The Case of Skillz Platform, Inc. v. AviaGames Inc.

The Case of Skillz Platform, Inc. v. AviaGames Inc.

By Katelyn Schuh, GW Law 2L

(Editor’s Note: the following is shared from Sports Litigation Alert, the nation’s leading sports law periodical.)

On April 5, 2021, AviaGames Inc. filed a motion to dismiss Skillz Platform Inc.’s initial complaint under Federal Rule of Civil Procedure 12(b)(6) for failure to state a claim for patent infringement based on a lack of patent eligible subject matter under 35 U.S.C. §101 for two asserted patents.

A motion to dismiss for failure to state a claim upon which relief can be granted “tests the legal sufficiency of a claim.” The two patents at issue are U.S Patent Nos. 9,649.564 (the 564 Patent) and U.S. Patent Nos. 9,479,602 (the 602 Patent). The Court denied the motion in relation to the 564 Patent and granted the motion without leave to amend as to the 602 Patent.

By way of background, Skillz maintains a mobile gaming platform which enables third-party game developers to make games available on its platform through a free Software Development Kit. In other words, Skillz connects players worldwide by hosting fee-based competitive esports games on its platform.

This matter all started in April 2021 when Skills filed its suit, contending that “AviaGames maintains a competing mobile gaming platform, which AviaGames developed using Skillz’s intellectual property that it gleaned while developing games for Skillz’s platform.”  Skillz owns the 564 Patent, which relates to ensuring that competitors in a mobile online gaming tournament play over client devices communicating along remote servers, which have common gameplay within a tournament that varies randomly between different tournaments. The main crux of the innovation of the 564 Patent is that it generates pseudo-random numbers, causing gameplay to differentiate between tournaments, but not between games within the same tournament.

The parties disagreed as to whether or not the patents were patent eligible under §101. AviaGames argued that the patents were directed to abstract ideas, lacking in a non-abstract improvement to computer technology, and thus lacked an inventive concept. However, Skillz contended that AviaGames overgeneralized the claims of the patents, ignored their specific implementation details, and raised factual issues about the conventionality of various technologies that cannot be resolved at the 12(b)(6) stage.

In Alice Corp. Pty. Ltd. v. CLS Bank Intern, the Supreme Court laid out a two-part framework for assessing the validity of patent claims under §101. Under Step One, a court must determine whether the claims at issue are directed to a patent ineligible concept. The second step is a “search for an ‘inventive concept’ – an element or combination of elements that is ‘sufficient to ensure that the patent in practice amounts to significantly more than a patent upon the ineligible concept itself.’”

In regard to the 564 Patent, the parties disputed whether the claims were directed to an abstract idea under Alice Step One. AviaGames argued that the recitation of pseudo-random number generation was an improper attempt to patent a mathematical algorithm, while Skillz argued the claims were directed to specific implementations using pseudo-random number seeds to standardize gameplay in an electronic skills-based game. The Court found that AviaGames failed to show the claims of the 564 Patent were directed to abstract ideas at the pleading stage. The court concluded that AviaGames failed to show that the 564 claims were directed to patent ineligible abstract ideas at Alice step one, therefore they did not need to conduct an analysis under Alice step two. The Court denied the motion to dismiss in regard to the 564 Patent.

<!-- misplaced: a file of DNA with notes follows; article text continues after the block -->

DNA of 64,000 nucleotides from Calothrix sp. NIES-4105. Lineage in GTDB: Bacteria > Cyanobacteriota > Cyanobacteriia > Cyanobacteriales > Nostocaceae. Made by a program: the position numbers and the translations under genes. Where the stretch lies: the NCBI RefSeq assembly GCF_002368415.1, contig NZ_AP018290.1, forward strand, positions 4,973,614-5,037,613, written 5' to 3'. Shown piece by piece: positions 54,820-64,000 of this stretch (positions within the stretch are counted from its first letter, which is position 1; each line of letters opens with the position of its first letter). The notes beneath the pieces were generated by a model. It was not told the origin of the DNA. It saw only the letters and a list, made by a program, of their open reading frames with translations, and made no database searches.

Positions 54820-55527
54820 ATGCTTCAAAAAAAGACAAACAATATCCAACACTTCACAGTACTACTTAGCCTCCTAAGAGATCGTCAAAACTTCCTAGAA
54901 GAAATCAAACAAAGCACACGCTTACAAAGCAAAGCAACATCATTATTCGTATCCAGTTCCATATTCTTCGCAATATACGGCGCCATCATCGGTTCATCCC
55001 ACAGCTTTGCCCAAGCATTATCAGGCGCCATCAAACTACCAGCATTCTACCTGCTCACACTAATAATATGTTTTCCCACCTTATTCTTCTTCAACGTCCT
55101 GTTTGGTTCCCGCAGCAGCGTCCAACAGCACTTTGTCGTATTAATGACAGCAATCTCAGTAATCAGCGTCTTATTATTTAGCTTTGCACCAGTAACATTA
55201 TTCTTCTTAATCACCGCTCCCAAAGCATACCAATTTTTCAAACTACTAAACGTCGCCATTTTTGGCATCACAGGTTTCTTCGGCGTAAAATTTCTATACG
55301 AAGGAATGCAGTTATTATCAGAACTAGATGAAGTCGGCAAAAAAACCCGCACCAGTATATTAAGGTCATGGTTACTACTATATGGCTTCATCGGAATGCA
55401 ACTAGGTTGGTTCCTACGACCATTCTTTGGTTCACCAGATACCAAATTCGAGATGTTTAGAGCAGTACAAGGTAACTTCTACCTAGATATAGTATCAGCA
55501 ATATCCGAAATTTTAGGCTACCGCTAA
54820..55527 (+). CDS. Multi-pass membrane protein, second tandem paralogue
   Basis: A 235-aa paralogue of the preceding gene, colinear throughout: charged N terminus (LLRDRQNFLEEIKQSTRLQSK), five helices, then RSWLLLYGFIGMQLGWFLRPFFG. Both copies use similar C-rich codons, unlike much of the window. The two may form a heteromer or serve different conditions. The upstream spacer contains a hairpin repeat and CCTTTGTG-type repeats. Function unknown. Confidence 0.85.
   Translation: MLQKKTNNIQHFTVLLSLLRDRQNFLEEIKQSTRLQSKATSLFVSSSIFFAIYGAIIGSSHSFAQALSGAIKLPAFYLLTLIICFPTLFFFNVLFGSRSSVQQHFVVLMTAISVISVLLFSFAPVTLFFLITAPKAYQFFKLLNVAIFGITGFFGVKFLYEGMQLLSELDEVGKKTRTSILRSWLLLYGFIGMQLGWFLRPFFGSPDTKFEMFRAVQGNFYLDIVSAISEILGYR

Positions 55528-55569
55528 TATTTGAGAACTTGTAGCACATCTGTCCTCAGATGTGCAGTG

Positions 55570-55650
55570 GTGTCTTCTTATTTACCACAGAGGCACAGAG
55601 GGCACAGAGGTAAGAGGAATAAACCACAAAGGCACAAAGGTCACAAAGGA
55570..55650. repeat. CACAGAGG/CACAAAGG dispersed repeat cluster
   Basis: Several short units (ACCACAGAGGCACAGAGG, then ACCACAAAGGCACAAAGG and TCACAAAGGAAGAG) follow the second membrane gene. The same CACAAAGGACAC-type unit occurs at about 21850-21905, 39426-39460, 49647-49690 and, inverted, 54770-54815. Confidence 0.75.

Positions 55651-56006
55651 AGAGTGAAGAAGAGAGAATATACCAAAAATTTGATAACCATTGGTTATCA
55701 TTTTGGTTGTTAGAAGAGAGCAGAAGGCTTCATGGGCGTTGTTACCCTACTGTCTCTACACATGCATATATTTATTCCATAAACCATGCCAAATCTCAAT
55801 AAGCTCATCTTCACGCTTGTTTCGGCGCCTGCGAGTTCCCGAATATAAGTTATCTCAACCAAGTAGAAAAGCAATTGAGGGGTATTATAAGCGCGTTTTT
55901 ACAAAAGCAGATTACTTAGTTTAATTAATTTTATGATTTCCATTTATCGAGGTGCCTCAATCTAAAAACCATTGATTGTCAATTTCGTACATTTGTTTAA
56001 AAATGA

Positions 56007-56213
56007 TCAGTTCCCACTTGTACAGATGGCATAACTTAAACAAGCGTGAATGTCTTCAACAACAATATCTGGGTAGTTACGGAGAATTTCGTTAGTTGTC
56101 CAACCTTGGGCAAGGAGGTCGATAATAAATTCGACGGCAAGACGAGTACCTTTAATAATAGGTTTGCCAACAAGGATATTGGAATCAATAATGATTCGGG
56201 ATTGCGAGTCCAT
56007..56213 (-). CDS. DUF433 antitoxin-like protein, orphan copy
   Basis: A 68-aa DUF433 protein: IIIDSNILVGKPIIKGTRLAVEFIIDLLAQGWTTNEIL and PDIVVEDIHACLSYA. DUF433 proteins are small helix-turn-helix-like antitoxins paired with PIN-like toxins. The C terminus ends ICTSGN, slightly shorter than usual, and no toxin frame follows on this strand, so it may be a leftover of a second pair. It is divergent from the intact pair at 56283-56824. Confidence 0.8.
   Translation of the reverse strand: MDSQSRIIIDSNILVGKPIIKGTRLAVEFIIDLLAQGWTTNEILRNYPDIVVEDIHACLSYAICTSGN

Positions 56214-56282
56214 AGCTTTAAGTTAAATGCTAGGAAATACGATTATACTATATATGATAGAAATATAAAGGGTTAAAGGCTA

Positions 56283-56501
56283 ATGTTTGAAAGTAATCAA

In regard to the 602 Patent, the Court assessed the eligibility in three parts – Claim 1 (representative of claims 2, 6-7, 9-11, 15-18, 20, and 24), Dependent Claims 8 and 17, and Dependent Claims 3-5, 12-14, and 21-23. For Claim 1, the Court agreed with AviaGames that the 602 Patent was directed to an abstract idea, thus the Court proceeded to Alice Step Two. Step Two considers whether the claims contained an inventive step that transformed the un-patentable abstract idea into patentable subject matter. The Court held that Skillz failed to show what about the ordered combination of the 602 Claims was an inventive concept, and found that the claim was directed to abstract ideas without an inventive concept to transform the un-patentable abstract ideas into patent-eligible subject matter. The court held that Claim 1, and the claims it represented, was patent ineligible subject matter.

Claims 3-5, 12-14, and 21-23 pertain to taking a video recording of a user’s screen during gameplay and broadcasting it to other client devices in a specific gaming event. The parties disputed whether the claims were patent-eligible subject matter. The Court agreed with AviaGames and held that the Broadcasting Claims were patent ineligible as they were implemented on generic hardware. In regard to Claims 8 and 17, the Court found that Skillz failed to show the claims were directed to an improvement in computer functionality under Alice Step One, or that they contained an inventive concept under Alice Step Two, thus they were also directed to patent ineligible subject matter. The court dismissed Skillz’s infringement claim based on the 602 Patent without leave to amend.

This case is being closely watched by industry experts because what started out as a business relationship seems to have ended in a series of lawsuits, costing both parties money and perhaps, their reputations.